illustration of Ebenezer Scrooge in silhouette walking toward a Christmas tree and followed by the three ghosts

A Christmas Carol

by Charles Dickens

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Did Scrooge actively or consciously choose to be the way he was at the beginning of A Christmas Carol by Charles Dickens?

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Yes, he did. Scrooge felt himself to be shut out and excluded from his family, his schoolmates, and his friends as he was growing up. He took refuge and comfort at these times by pulling within himself.

As a young man, he made his final choice to follow the pattern of life when he allowed his fiance to break their engagement. She felt that Scrooge's loyalties had shifted from her to the making of money, and she was unwilling to continue to try to fight that drive and hold him back from his efforts.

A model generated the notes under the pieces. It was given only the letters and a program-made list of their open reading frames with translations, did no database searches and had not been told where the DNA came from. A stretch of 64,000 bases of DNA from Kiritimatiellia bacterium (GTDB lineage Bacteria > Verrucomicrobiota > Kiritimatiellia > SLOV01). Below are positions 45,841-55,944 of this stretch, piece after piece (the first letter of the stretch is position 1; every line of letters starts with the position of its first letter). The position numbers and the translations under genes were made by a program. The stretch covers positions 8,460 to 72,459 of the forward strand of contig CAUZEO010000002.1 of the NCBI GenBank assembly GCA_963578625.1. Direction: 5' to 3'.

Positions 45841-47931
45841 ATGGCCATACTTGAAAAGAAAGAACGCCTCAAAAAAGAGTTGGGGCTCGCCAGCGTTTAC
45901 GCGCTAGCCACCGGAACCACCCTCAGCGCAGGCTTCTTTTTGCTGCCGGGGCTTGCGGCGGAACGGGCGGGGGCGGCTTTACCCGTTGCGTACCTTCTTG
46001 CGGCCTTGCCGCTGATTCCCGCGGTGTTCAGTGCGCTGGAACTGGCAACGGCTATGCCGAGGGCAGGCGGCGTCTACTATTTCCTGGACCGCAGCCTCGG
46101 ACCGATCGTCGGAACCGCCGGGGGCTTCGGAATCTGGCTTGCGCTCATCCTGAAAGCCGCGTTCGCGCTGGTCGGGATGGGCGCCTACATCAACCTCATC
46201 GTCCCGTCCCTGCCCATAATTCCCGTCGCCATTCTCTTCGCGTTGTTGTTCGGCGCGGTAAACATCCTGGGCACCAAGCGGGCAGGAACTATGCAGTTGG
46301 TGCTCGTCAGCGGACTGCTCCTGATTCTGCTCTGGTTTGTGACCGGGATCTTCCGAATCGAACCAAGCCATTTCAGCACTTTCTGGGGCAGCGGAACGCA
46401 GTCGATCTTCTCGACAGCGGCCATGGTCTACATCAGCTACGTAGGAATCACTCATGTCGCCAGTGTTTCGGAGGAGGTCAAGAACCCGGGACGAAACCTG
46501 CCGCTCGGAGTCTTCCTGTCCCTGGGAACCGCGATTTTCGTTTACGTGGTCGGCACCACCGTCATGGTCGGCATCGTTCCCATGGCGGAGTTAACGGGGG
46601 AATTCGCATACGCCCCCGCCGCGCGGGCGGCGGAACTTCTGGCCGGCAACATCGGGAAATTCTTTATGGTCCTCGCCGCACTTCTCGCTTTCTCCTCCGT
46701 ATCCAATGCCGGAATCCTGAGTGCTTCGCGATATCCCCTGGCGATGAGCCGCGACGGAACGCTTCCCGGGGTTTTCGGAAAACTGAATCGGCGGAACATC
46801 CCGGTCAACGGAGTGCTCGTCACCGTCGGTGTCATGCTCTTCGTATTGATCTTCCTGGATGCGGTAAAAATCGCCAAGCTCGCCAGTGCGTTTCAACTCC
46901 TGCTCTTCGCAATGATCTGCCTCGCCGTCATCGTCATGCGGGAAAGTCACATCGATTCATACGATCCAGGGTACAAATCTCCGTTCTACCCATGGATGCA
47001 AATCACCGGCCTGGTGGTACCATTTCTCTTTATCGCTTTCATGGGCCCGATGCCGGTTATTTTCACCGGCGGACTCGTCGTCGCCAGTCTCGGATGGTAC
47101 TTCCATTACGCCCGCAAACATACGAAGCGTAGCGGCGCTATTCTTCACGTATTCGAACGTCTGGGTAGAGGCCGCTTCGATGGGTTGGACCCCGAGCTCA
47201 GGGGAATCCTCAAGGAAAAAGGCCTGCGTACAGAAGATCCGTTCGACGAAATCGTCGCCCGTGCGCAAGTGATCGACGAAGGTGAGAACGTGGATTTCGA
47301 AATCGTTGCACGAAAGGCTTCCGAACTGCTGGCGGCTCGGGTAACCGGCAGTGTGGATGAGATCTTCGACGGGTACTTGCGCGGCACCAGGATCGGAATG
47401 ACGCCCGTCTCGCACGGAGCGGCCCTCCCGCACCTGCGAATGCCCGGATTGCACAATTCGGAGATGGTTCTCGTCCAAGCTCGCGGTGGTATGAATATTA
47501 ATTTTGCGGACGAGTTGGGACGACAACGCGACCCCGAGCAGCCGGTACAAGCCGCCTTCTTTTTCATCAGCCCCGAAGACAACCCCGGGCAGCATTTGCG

"Another idol has displaced me; and if it can cheer and comfort you in time to come as I would have tried to do, I have no just cause to grieve." "What idol has displaced you?" he rejoined. "A golden one."

In the years following that discussion, Scrooge isolated himself more and more completely from human emotion and contact, taking his comfort from the accumulation of wealth and the avoidance of spending it. "To edge his way along the crowded paths of life, warning all human sympathy to keep its distance" consumed his existence.

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